My #introduction on another site: I'm a microeconomist who spends his days searching for better models, but I mostly use this site for one-liners.
Am a heavy music consumer, and may post track links w/background. I do a lot with intellectual property, migration, and computational statstics, which I think are important topics with a lot of room for curiosity and creative exploration. I make soap, bike everywhere, often sleep in tents, and am generally an introverted hippie.
@DialMforMara @earthtopus Before the passport there were letters of passage, as @earthopus tooted. Whether those helped when you wandered across a border on the map was no doubt case-by-case (and were those were passports as we understand them today? Your call).
But the universal system we have today was established by the 1920 Paris Conference on Passports & Customs Formalities and Through Tickets. After that, you weren't supposed to cross a border (between the signatories) without a document.
Family dynamics, but with people involved in uspol Show more
From an NYT article about Robert Mnuchin, father of the current sec'y of the treasury:
"He was near tears when asked about his son Steve and refused to comment about their relationship. But friends said that he is in an impossible predicament, conflicted over his sense of duty about being a loyal father and his concern as a citizen that President Trump is bad for America."
I want more of these stories.
Your jam for the day is "Mining for gold", by Trad. This is a twofer: one version by Margot Timmins, whose voice is a national asset (to Canada), and a folksy banjo-based version by James Gordon @1:28, because we all need more banjo in our lives.
The last line, a punchline in a perfect anapestic waltz, is in my head all the time.
Here's a nice call-and-response song from 2011, that makes me feel feelings. I'm not giving it a uspol CW but it's become an obvious protest song in te present day.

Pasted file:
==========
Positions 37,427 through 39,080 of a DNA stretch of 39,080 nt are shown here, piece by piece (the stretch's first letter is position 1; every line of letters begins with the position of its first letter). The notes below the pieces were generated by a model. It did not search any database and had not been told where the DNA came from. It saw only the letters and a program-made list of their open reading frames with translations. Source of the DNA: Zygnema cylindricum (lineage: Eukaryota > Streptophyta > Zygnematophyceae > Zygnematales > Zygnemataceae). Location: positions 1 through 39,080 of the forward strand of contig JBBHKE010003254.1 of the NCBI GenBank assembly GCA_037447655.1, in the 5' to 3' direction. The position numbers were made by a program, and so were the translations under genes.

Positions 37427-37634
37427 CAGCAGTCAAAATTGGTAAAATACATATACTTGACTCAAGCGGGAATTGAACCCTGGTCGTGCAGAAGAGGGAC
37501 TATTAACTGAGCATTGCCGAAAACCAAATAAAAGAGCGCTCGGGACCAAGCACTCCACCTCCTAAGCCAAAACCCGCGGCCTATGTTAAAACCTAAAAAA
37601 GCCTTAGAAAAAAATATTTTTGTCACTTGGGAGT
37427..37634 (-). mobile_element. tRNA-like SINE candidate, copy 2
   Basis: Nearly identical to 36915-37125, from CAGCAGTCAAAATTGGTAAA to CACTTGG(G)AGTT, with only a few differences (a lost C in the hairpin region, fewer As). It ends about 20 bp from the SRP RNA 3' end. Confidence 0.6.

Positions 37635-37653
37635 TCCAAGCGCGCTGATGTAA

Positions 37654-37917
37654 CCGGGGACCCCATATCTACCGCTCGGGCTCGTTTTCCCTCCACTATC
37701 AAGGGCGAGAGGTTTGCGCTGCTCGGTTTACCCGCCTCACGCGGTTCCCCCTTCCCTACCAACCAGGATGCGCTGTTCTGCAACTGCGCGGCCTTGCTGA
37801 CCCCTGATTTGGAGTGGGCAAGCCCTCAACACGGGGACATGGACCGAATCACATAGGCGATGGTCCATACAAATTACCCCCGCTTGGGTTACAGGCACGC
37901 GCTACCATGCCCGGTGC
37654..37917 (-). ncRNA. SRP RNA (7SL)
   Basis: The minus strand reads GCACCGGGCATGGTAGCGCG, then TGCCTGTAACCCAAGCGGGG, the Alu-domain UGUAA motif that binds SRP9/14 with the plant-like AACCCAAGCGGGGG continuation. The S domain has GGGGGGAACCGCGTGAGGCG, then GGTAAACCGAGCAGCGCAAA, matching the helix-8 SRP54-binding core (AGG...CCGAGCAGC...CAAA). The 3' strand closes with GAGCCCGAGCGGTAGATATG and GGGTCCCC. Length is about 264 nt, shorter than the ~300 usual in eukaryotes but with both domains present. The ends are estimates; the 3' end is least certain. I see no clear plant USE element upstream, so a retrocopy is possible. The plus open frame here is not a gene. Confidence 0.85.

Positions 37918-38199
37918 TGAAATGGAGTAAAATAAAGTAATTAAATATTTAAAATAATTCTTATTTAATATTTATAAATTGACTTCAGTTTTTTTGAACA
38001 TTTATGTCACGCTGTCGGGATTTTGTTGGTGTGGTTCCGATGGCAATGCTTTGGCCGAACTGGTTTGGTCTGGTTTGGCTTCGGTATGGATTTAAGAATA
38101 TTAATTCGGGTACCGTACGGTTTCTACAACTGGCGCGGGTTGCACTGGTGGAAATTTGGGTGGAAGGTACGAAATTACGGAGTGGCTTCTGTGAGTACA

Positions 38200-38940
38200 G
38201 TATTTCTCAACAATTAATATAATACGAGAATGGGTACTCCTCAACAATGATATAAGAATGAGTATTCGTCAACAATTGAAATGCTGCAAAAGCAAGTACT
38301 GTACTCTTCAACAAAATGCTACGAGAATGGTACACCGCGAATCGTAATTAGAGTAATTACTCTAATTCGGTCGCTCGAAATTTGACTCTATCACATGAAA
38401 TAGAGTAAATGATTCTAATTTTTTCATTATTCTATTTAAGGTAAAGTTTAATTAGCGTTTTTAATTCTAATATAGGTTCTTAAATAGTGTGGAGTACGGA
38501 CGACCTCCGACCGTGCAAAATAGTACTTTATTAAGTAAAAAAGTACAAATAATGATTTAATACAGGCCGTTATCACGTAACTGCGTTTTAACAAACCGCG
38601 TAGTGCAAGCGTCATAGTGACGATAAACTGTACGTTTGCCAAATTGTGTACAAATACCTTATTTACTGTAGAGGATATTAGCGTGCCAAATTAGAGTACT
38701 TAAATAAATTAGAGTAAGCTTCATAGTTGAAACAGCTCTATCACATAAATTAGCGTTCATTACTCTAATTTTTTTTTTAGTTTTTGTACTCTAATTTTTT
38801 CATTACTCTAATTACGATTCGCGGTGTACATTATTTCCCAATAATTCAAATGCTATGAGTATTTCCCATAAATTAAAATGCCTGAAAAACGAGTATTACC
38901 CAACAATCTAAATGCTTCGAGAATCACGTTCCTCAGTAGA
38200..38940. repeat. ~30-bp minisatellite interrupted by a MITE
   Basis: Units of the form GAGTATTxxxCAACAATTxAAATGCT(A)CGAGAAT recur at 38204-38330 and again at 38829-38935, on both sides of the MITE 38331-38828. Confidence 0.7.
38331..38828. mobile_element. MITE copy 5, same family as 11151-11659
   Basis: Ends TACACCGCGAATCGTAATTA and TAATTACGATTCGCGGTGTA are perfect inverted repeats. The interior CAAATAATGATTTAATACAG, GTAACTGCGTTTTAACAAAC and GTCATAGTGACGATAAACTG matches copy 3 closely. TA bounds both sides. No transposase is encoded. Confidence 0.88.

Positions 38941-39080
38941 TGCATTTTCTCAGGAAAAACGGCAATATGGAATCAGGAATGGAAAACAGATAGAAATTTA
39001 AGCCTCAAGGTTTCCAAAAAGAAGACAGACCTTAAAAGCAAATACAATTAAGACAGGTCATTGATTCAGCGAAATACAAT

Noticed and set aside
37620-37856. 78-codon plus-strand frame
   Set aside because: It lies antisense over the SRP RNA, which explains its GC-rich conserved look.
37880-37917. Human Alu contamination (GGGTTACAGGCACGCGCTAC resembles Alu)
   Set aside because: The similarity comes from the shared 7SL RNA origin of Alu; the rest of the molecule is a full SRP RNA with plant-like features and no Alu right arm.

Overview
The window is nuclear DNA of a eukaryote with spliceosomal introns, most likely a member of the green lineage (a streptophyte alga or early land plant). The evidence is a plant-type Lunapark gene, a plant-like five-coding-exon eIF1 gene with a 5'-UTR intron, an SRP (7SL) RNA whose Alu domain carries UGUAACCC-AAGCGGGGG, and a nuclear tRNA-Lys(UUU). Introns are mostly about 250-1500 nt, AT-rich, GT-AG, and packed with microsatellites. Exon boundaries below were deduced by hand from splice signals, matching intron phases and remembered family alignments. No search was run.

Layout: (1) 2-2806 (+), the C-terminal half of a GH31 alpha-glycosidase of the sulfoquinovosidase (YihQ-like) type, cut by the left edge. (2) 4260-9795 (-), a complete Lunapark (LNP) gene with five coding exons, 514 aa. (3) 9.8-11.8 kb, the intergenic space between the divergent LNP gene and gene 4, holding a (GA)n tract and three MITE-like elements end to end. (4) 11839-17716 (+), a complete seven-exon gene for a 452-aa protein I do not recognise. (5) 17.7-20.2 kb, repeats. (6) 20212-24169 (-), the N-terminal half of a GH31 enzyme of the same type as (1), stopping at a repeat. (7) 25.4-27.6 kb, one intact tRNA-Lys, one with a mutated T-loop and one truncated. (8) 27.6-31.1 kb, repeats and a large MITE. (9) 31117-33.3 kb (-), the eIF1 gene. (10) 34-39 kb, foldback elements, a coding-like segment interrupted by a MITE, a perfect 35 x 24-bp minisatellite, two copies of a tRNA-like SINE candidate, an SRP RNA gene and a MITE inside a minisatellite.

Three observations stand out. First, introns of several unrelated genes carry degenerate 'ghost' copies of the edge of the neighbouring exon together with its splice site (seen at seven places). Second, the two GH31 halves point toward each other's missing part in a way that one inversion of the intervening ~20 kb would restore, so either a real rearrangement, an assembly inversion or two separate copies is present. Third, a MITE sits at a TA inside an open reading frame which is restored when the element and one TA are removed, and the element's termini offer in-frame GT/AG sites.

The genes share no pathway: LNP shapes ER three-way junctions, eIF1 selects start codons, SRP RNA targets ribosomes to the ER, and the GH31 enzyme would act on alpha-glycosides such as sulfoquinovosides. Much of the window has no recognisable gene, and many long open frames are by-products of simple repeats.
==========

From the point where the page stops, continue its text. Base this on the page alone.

uspol, SCOTUS, Census, mediocre white dude Show more
The saddest part of the Census case's oral arguments is when Alito brings up confounding factors as if he worked out this brilliant thing that didn't occur to the statisticians at the Census Bureau. (p 61 line 20 of https://www.supremecourt.gov/oral_arguments/argument_transcripts/2018/18-966_i4dj.pdf )
What makes it overall horrible is that the question of the case is whether Wilbur acted improperly and violated law (spoiler: he did), but the arguments seem almost unconcerned by that question.
This NYT article about greenhouse gases from your food gives a good sense of proportions, doesn't coddle the reader, and takes time to talk about what's _not_ effective. Recommended. https://www.nytimes.com/interactive/2019/04/30/dining/climate-change-food-eating-habits.html
Also, nice layout and uncomplicated data viz.
Fun fact about Washington, DC Show more
There is no City of Washington. It was legally dissolved in 1871, and the DC government never uses the word "Washington". People in DC infrequently use the W word, typically only to refer to Washington Politics. Even the Washington Post uses it only for specific forms.
"Wait, isn't there a Washington Convention Center, so named by the DC government" you ask. There is: the Harold Washington Convention Center. Clever folks, that government.
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